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Second world war bombers changed the weather
- 00:01 08 July 2011 by Michael Marshall
- For similar stories, visit the Histories , Climate Change and Aviation Topic Guides
Allied bombing raids during the second
world war inadvertently experimented on the weather by producing huge
contrails over south-east England. A study of one 1944 raid offers a
rare opportunity to check our models of how contrails change
After listening to a radio programme
in which an elderly woman recalled seeing a wartime sky "turn white with
clouds" as fleets of bombers took off, Roger Timmis of Lancaster Environment Centre in the UK realised that the planes could have affected the weather.
Contrails are known to have several effects on climate.
On the one hand, they act as a blanket, trapping heat that would
otherwise escape into space. On the other, during the day they reflect
incoming sunlight, cooling the Earth below more than it is warmed by the
other effect. But overall, the consensus among climatologists is that they warm the planet.
In the 1940s – unlike today – there
was hardly any civilian air traffic, so historical records offer an
opportunity to test the daytime effects. "Pilots cared about contrails a
lot," says Rob MacKenzie,
formerly of Lancaster University, and now at the University of
Birmingham, UK. "Aircraft were tracked using contrails and shot down. So
pilots would report them."
Using operational records from the US
Army Air Force and the British Royal Air Force, and archived weather
data, Timmis and MacKenzie realised they could compare temperatures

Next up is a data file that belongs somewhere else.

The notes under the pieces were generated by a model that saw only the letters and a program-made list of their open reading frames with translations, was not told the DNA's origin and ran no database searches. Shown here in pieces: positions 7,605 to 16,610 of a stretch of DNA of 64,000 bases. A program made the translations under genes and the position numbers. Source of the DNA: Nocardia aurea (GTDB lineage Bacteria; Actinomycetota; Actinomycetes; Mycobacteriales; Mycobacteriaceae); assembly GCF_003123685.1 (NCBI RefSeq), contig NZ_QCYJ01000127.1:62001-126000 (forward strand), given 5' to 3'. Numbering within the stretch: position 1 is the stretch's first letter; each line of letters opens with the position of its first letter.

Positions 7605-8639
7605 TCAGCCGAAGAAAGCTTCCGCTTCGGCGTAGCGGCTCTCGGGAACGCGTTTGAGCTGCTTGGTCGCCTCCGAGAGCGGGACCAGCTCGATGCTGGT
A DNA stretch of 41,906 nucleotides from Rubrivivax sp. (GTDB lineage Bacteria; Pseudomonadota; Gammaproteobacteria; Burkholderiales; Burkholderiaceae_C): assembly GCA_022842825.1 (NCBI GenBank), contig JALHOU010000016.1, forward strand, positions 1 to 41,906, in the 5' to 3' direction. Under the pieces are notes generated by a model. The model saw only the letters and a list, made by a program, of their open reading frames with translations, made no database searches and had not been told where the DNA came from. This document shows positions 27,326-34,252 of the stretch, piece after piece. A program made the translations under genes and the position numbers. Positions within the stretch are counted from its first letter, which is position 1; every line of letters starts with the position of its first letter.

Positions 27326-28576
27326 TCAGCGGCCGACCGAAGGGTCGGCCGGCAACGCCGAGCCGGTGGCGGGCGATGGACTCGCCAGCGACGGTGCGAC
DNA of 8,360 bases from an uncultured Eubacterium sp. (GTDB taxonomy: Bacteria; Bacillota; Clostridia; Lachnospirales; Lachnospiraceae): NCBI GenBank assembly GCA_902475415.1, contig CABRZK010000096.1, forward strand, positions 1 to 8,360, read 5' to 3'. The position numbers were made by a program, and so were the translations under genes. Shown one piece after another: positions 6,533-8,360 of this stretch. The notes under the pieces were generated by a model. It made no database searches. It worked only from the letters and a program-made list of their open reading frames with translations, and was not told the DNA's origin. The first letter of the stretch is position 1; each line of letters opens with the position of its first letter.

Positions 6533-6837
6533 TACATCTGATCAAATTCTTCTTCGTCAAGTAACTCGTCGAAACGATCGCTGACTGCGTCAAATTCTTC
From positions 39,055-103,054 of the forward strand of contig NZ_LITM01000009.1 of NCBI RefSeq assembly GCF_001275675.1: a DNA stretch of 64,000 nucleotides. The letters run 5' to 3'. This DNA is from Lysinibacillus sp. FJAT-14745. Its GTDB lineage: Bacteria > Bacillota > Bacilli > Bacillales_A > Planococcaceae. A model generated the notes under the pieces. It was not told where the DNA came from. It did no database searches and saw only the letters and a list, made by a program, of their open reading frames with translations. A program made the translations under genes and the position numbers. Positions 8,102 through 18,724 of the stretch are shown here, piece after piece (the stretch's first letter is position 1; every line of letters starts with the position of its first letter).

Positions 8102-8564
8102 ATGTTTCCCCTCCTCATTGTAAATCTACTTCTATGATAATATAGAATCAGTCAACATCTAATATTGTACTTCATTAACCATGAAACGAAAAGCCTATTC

immediately beneath a raid's flight path to those several kilometres
upwind, where there would have been no contrails.
Clear May morning
Conditions were ideal as one
particular raid took off on the morning of 11 May 1944, with clear skies
and enough moisture for contrails to form.
Timmis and MacKenzie found that where
the aircraft circled and assembled into formation it was significantly
cloudier and 0.8 °C cooler than the area upwind of the bases.
"It's innovative to use these historical records," says David Lee
of Manchester Metropolitan University, UK. He says the documented
cooling due to daytime contrails is "entirely consistent" with what is
Field studies of contrails are rare, says David Travis of the University of Wisconsin-Whitewater. Most of our understanding of their effects is based on model studies.
Travis says studies like this
MacKenzie's study could help change that. He previously found that
temperatures were more variable when planes were grounded in the aftermath of 9/11,
but faced criticism because the contrail effect couldn't be separated
from natural variability in the weather. By comparing temperatures on
the same day, but some kilometres apart, the bomber raid study was able
to get around this problem.
Journal reference: International Journal of Climatology, DOI: 10.1002/joc.2392